Article Public - Regulatory - Environment | 27/03/20 | 13 min. | Vincent Brenot Hélène Billery Benoit Feroldi
Article 11 of Act no. 2020-290 of 23 March 2020 on emergency measures to deal with the covid-19 epidemic (the "Covid-19 Act") authorises the Government to issue an ordinance within three months following its enactment in order to take all necessary measures to tackle the covid-19 health epidemic crisis. The Government is also entitled to take retroactive measures that may apply as of 12 March 2020.
With regard to public contracts, article 11 of the Covid-19 Act allows the Government to adapt by ordinance "the rules for awarding, delays for payment, performance and termination, in particular those relating to contractual penalties, set in the public procurement code, as well as the provisions of public contracts having such a purpose".
On these grounds, the Government adopted Ordinance no. 2020-319 of 25 March 2020 on various measures for adapting the rules for the award, procedure or execution of contracts subject to the Public Procurement Code and public contracts not covered by it during the health crisis caused by the covid-19 epidemic (the " Ordinance on Public Procurement and Covid-19 "). This Ordinance is applicable until the end of the state of health emergency, extending by an additional two-month period.
This ordinance will provide legal grounds to several existing solutions, the statements made by the Government as well as the numerous press releases published by the various State departments, in particular the State Purchasing Department (the "SPD") and the Legal Affairs Department (the "LAJ").
The Government has also adopted two other ordinances likely to impact public procurement contracts: one concerns the extension of deadlines and the other concerns the organization of administrative jurisdiction during the health crisis.
1- Public procurement rules during the health crisis
The health crisis is likely to impact public procurements in the two cases discussed below.
On the one hand, the need to respond almost immediately to certain requirements resulting from the health crisis is inconsistent with the duration of standard public procurement procedures provided for in the Public Procurement Code (the "PPC"). In a press release dated 18 March 2020, the LAJ thus specified that the exemption set by Article R. 2122-1 of the PPC, which allows a public authority to waive the rules for awarding contracts in the event of an "urgent emergency", should apply for the awarding of public contracts to satisfy the needs resulting from the health crisis (for more details, see our flash of 20 March[AD1] ).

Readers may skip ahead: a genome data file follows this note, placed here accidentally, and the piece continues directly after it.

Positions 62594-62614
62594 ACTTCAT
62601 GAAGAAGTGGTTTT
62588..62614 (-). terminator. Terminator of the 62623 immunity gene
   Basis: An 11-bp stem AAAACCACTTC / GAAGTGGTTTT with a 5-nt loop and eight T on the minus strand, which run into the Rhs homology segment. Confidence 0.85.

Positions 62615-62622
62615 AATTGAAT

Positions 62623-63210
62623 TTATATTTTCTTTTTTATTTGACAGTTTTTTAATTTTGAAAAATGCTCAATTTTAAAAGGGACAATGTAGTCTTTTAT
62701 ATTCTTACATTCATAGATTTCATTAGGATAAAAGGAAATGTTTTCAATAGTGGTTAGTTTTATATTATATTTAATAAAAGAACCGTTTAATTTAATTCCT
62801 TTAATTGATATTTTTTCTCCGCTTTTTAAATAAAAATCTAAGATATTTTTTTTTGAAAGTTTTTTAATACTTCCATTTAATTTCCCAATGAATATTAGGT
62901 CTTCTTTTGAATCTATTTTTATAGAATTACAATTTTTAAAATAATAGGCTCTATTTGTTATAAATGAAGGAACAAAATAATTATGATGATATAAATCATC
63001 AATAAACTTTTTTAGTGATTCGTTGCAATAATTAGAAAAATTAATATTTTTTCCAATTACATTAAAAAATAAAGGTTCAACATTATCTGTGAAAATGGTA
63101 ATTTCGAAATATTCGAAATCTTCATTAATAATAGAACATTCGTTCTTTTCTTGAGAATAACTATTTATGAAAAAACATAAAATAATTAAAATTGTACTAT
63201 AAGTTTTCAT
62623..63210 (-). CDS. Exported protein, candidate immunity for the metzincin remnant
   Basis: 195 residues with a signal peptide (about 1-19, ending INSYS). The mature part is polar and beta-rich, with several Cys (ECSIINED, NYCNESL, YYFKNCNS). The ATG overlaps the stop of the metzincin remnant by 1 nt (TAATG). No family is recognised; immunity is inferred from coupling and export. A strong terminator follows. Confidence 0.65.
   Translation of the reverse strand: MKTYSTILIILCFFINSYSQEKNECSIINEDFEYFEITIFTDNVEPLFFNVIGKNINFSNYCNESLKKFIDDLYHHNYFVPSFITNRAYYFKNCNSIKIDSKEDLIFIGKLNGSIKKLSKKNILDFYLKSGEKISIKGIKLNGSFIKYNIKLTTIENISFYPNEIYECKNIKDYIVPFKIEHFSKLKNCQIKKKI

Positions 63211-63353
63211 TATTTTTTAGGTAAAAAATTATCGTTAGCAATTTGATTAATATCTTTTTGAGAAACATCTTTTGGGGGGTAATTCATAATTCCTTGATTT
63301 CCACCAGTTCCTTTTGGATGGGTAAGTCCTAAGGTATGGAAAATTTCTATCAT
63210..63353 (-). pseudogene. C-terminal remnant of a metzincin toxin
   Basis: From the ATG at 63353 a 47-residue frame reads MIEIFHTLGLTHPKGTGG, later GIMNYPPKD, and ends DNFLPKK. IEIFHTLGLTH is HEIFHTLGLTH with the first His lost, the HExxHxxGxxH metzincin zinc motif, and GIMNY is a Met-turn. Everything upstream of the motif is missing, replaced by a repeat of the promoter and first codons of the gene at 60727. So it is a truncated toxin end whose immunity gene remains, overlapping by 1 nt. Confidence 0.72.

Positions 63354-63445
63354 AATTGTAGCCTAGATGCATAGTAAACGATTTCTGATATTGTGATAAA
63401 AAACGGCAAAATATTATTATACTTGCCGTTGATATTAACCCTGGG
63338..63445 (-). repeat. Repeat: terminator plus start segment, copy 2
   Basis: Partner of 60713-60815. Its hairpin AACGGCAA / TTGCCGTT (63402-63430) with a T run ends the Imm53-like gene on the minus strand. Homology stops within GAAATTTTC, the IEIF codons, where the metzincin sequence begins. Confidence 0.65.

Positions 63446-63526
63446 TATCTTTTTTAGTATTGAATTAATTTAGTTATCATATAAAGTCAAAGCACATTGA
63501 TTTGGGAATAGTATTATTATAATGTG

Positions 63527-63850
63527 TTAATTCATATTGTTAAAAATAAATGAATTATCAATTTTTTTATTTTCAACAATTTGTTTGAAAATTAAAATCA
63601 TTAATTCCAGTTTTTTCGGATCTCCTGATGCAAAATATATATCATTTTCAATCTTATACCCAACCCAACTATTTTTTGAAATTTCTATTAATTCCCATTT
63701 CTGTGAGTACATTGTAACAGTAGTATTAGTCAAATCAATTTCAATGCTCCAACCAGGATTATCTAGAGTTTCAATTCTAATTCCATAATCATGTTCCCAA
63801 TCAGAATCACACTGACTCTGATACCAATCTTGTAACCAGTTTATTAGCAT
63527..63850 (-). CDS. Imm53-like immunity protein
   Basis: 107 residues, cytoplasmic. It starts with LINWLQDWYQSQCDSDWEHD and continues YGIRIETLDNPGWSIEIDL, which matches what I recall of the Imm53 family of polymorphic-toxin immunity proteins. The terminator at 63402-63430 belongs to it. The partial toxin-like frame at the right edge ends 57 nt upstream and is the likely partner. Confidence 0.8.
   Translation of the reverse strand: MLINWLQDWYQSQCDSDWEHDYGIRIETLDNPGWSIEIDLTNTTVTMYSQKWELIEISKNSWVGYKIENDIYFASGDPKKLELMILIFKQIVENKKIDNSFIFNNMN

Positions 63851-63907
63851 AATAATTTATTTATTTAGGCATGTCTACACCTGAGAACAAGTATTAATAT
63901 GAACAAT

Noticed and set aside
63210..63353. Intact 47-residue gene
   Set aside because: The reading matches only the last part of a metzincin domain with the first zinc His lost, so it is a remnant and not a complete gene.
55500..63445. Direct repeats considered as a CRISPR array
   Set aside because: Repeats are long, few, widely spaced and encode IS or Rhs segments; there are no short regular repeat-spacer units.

On the other hand, the health crisis could have an impact on pending procurement procedures. Indeed, as a result of the disruptions caused by the health crisis, it may be necessary to postpone the dates for applications or submission of bids, as well as the date of selection of bids. Administrative case-law has already recognised the possibility for a public authority to extend the deadline for the submission of applications and tenders. Extending the deadline for the submission of applications or tenders requires the publication of a corrective notice, the amendment of the consultation rules and the amendment of the contractual deadlines impacted by the extension, such as the starting date for the performance of the services.
The public authority may also extend the period of validity of the bids submitted, provided that it has been requested to do so and that all candidates agreed to such extension (Conseil d’Etat, 24 June 2011, Commune de Bourgoin-Jallieu, no. 347889).
Articles 2 and 3 of Ordinance on Public Procurement and Covid-19 provide that the deadlines as well as the terms and conditions of competitive bidding procedures may be amended in order to allow candidates to submit their applications and to comply with the principle of equal treatment of candidates.
With regards to the ongoing consultations, the SPD recommended in a press release of 20 March 2020 that the pending tender procedures should be pursued to ensure that the contractual documentation be prepared and effective, so that the restart of the activities can be initiated as quickly as possible as of the end of the crisis, by granting, on a case-by-case basis and if necessary, extensions to the deadlines for receipt of applications or tenders. The SPD also recommends that the conditions for site visits and the negotiation or dialogue sessions should be adapted if necessary. For example, negotiation sessions could be held by videoconference.
Finally, in the event that it is impossible to continue the procedure, the public authority may still declare the procedure null and void and initiate a new procurement procedure with the candidates once the health crisis is over (Articles R. 2185-1 and 2185-2 of the PPC).
As authorized by the Covid-19 Act, the Government enacted Ordinance no. 2020-305 of 25 March 2020 adapting the rules applicable before the administrative courts provides for the possibility for the interim relief judge to rule without a hearing on applications for interim relief. Article 7 of the same ordinance also provides for the administrative courts to schedule hearings by any electronic means of communication to hear the various parties to the proceedings.